In all likelihood, Johnny Cash did not shoot a man in Reno just to watch him die. But he did make that claim in “Folsom Prison Blues,” a murder ballad that he opened shows with throughout much of his career.
Admittedly, the outlaw-country pioneer did have his share of one-night stands behind bars, facing charges for public drunkenness, reckless driving and smuggling prescription drugs in his guitar case while crossing the border to Mexico. But there is no record of Johnny Cash’s lyrics being used against him in a court of law.
And then there were the Louvin Brothers, a Grand Ole Opry duo who wrote and recorded songs like “The Christian Life,” “There’s a Higher Power,” and the cautionary “Satan Is Real.” One of their lesser-known songs was “Knoxville Girl,” a grotesque murder ballad that makes most others pale by comparison. In it, the narrator goes out walking with his girlfriend on a Sunday evening and, for unknown reasons, beats her with a stick while she pleads for her life, until she can’t plead anymore.
From there, the song becomes even more explicit: “I took her by her golden curls and I drug her round and around / Throwing her into the river that flows through Knoxville town / Go down, go down, you Knoxville girl with the dark and rolling eyes / Go down, go down, you Knoxville girl, you can never be my bride.” Afterward, the song’s narrator goes home with a bloody nose and sleeps poorly.
In real life, Ira Louvin was no stranger to violence, both onstage and off. According to a 1963 story in the “Miami Herald,” his third wife shot him six times after he allegedly tried to strangle her with a telephone cord. There is no record of Ira Louvin’s lyrics being used against him in a court of law.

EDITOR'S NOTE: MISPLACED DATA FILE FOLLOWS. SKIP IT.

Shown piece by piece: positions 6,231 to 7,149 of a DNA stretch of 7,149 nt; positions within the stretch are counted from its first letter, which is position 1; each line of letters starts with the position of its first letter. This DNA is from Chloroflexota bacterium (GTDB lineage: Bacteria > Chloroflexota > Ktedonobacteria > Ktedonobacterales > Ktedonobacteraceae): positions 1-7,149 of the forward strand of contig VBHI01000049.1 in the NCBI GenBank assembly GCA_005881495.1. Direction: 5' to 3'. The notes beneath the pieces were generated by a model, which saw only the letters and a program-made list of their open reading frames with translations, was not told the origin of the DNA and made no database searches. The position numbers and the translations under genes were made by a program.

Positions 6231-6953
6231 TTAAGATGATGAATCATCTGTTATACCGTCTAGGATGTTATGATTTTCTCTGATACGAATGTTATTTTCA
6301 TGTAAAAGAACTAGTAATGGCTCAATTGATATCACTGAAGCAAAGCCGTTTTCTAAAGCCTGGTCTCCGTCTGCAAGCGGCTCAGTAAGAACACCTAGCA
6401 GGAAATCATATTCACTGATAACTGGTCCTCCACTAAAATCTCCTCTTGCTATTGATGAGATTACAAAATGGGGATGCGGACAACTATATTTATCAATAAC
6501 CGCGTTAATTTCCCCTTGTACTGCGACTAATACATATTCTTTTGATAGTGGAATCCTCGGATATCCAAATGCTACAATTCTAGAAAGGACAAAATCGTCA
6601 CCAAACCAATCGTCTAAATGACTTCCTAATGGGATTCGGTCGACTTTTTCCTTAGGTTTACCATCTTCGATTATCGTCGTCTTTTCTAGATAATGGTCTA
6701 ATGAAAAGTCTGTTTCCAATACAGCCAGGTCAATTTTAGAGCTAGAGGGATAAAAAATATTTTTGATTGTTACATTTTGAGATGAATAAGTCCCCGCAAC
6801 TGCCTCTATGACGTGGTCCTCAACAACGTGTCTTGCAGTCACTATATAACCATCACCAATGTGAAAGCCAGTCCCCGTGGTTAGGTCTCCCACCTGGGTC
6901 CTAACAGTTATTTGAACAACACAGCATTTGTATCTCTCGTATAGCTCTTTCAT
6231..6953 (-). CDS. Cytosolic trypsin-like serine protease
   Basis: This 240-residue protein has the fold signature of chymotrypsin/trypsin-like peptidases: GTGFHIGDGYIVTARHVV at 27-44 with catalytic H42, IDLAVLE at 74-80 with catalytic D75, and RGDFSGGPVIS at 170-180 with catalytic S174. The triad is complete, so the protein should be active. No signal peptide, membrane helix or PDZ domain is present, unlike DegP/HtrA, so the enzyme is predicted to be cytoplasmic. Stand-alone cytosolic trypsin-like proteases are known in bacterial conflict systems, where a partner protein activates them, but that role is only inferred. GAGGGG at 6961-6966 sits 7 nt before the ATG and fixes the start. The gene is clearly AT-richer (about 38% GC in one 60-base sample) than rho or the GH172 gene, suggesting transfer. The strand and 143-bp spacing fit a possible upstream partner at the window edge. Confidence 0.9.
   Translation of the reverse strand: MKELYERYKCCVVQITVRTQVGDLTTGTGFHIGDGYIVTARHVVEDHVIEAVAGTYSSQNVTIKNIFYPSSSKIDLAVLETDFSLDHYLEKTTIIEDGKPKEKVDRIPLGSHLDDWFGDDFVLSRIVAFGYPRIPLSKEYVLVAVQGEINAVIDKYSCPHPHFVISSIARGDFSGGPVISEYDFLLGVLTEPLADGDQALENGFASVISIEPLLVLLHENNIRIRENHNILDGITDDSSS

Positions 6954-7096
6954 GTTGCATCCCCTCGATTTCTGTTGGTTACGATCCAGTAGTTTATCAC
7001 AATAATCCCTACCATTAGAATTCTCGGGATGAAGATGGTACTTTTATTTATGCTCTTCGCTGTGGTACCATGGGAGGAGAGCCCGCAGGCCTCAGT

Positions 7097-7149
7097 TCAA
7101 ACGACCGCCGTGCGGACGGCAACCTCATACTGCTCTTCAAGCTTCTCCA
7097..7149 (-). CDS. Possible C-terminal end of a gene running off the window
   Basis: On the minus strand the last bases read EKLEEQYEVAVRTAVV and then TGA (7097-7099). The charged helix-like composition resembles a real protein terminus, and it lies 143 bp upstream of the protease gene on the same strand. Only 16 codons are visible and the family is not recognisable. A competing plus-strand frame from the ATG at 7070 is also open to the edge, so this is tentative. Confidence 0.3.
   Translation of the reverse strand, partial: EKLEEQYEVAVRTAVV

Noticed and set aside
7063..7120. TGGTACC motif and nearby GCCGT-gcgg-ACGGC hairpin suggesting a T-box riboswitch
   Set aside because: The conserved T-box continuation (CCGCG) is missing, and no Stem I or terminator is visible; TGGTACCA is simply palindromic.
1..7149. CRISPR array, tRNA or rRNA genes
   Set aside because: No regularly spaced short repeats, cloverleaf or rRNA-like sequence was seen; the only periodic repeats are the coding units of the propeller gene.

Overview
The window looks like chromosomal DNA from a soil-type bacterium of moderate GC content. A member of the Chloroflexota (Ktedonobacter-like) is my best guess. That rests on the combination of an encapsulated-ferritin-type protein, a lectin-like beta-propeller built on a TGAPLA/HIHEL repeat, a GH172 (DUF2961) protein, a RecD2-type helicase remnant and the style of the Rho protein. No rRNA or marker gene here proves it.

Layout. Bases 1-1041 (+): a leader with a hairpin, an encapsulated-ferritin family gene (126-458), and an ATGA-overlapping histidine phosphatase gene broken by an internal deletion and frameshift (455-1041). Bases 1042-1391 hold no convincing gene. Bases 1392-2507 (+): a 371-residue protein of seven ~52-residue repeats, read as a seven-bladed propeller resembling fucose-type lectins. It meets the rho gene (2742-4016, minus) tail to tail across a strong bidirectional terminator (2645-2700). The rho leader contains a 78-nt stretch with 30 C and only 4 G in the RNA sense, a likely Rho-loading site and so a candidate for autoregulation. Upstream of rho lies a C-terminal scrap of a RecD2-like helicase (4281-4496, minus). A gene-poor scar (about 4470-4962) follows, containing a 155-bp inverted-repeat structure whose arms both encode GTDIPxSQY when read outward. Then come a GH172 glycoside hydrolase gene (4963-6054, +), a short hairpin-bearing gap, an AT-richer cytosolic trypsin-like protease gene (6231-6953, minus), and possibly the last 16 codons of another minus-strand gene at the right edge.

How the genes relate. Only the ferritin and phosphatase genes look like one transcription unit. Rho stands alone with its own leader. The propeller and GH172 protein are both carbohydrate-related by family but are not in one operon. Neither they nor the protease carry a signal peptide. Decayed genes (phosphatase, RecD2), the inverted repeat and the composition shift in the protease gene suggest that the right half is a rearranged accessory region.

But times change. Over the past two years, there have been more than 500 criminal cases in which prosecutors have used musicians’ lyrics as evidence against them. The vast majority of the defendants are Black, a fact that has not gone unnoticed by at least two politicians.
In August, Congressmen Hank Johnson and Jamaal Bowman introduced the Restoring Artistic Protection (RAP) Act, which would ban the use of a musician’s “artistic expression” as evidence in a criminal trial.
“It is no longer enough that the Bill of Rights guarantees that freedom,” said Johnson in a July 27 press conference. “Without further Congressional action, the freedom of speech and of artistic expression present in music will continue to be stifled, and that expression will be chilled, until the voices behind that protected speech are silenced.”
The RAP Act initiative follows in the wake of Atlanta rapper Jeffery Lamar Williams, aka Young Thug, being indicted for violation of the RICO act. Prosecutors have cited several of his lyrics and videos as “overt evidence of conspiracy” with a Georgia street gang. Among them is the 2020 track “Slatty,” which includes the lyric “I killed his man in front of his mama / Like flil’ bruh, sister and his cousin.”